Here I am, over the clouds again and an interesting aspect of flying in the US is that they have Internet access on board on many of their flights. Here's how it worked for me while putting together this blog post:
On Delta, Internet over the clouds is provided by GoGoAir and I was getting download speeds between 1 and 3 Mbit/s with round trip times of around 90 ms without my VPN. With an OpenVPN tunnel to my gateway in Europe I got round trip delay times of around 260 ms, quite a good value as well. In the uplink direction I got around half a megabit per second out of the connection. Over the hour I used the system it was quite stable but there were temporary outages of 15-20 seconds every now and then and occasional long round trip times of several seconds while data only trickled in. Not sure why these things happen, cell edge or handover problems perhaps?
Wikipedia says that the system uses 160 ground base stations distributed over the continent and 'classic' EvDo 3G connectivity between the plane and the ground. That would be consistent with the speeds I've experienced but it could of course always be that traffic shaping is applied on a device basis and overall speeds could have been higher.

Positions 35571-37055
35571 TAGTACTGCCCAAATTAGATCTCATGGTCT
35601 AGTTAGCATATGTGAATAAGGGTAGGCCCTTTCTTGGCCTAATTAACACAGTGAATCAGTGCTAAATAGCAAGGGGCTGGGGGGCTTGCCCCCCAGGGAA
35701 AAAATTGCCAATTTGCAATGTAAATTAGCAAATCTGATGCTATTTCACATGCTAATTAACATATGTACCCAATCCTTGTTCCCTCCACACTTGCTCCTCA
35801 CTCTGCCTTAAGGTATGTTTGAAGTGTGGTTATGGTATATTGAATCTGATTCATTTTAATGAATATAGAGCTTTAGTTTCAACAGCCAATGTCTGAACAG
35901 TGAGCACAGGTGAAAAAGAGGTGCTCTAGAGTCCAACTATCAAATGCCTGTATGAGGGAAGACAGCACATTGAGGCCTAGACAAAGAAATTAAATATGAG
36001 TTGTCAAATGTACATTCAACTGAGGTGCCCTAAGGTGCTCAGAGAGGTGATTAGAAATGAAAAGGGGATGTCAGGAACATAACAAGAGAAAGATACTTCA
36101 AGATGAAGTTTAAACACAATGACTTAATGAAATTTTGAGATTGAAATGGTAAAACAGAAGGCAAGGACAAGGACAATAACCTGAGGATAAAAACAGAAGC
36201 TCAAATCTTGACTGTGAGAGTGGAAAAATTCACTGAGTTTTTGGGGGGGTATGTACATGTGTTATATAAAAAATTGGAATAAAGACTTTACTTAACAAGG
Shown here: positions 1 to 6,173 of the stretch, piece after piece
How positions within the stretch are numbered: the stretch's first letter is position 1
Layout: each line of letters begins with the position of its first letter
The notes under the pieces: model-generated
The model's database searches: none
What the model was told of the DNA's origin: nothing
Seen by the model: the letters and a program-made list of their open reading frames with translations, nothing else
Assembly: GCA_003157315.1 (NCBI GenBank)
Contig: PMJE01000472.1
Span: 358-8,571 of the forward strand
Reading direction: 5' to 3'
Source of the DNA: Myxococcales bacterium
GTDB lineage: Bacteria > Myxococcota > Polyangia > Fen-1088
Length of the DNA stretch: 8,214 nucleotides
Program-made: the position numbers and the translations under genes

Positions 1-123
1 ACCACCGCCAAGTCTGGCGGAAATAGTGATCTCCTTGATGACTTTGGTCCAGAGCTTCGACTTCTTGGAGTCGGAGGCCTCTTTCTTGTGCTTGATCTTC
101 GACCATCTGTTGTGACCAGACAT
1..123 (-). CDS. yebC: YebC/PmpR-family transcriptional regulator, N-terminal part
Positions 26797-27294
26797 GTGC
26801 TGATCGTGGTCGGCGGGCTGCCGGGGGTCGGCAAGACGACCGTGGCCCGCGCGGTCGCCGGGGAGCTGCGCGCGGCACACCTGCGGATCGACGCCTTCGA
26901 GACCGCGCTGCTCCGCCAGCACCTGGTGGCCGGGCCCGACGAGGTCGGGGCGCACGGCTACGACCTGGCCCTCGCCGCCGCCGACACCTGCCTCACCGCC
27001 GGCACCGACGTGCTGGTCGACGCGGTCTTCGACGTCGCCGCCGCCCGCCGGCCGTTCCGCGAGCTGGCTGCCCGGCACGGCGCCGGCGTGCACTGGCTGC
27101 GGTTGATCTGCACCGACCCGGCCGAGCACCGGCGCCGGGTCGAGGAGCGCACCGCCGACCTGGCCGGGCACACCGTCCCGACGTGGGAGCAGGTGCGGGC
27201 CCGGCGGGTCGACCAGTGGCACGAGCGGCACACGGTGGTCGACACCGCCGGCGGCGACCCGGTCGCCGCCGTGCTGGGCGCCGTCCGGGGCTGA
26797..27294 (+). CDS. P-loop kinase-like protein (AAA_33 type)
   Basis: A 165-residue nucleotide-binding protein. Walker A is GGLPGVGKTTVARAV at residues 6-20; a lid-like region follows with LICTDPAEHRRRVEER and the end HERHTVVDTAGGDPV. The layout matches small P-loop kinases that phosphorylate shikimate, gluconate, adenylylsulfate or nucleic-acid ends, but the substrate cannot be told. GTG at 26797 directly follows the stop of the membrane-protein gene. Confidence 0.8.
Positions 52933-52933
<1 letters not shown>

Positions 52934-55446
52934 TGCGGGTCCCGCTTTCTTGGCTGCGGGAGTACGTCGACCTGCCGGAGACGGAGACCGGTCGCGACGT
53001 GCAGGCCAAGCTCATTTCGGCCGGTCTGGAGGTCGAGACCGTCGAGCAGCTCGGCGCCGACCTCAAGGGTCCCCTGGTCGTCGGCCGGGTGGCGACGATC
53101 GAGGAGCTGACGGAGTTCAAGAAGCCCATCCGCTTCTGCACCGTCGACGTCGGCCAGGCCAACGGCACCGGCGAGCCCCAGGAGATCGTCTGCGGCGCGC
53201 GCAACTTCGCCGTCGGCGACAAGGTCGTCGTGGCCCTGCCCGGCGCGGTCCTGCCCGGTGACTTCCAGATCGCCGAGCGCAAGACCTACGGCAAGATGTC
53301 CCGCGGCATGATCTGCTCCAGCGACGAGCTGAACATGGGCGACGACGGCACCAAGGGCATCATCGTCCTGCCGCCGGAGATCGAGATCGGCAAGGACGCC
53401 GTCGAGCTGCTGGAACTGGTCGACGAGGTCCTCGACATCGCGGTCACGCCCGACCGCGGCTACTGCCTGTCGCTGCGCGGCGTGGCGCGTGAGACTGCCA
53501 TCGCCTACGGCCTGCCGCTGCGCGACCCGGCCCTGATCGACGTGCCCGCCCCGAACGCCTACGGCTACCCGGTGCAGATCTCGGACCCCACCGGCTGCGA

Web browsing felt snappy and just for the fun of it I dropped my VPN tunnel for a little while to see if Gogo still forges Google certificates for Youtube. It looks like the bad press around the issue has made them think about it again and I couldn't observe rogue certificates for Youtube anymore.
Today a 3G link to the ground might still be sufficient but with rising data traffic the system needs to be upgraded to a faster technology in the future. Let's see if ground based LTE will be the technology of choice for planes flying over ground rather than satellites which are the only choice over oceans for obvious reasons. Personally I'd prefer ground based communication, as using satellites in geostationary orbit results in very long round tip delay times.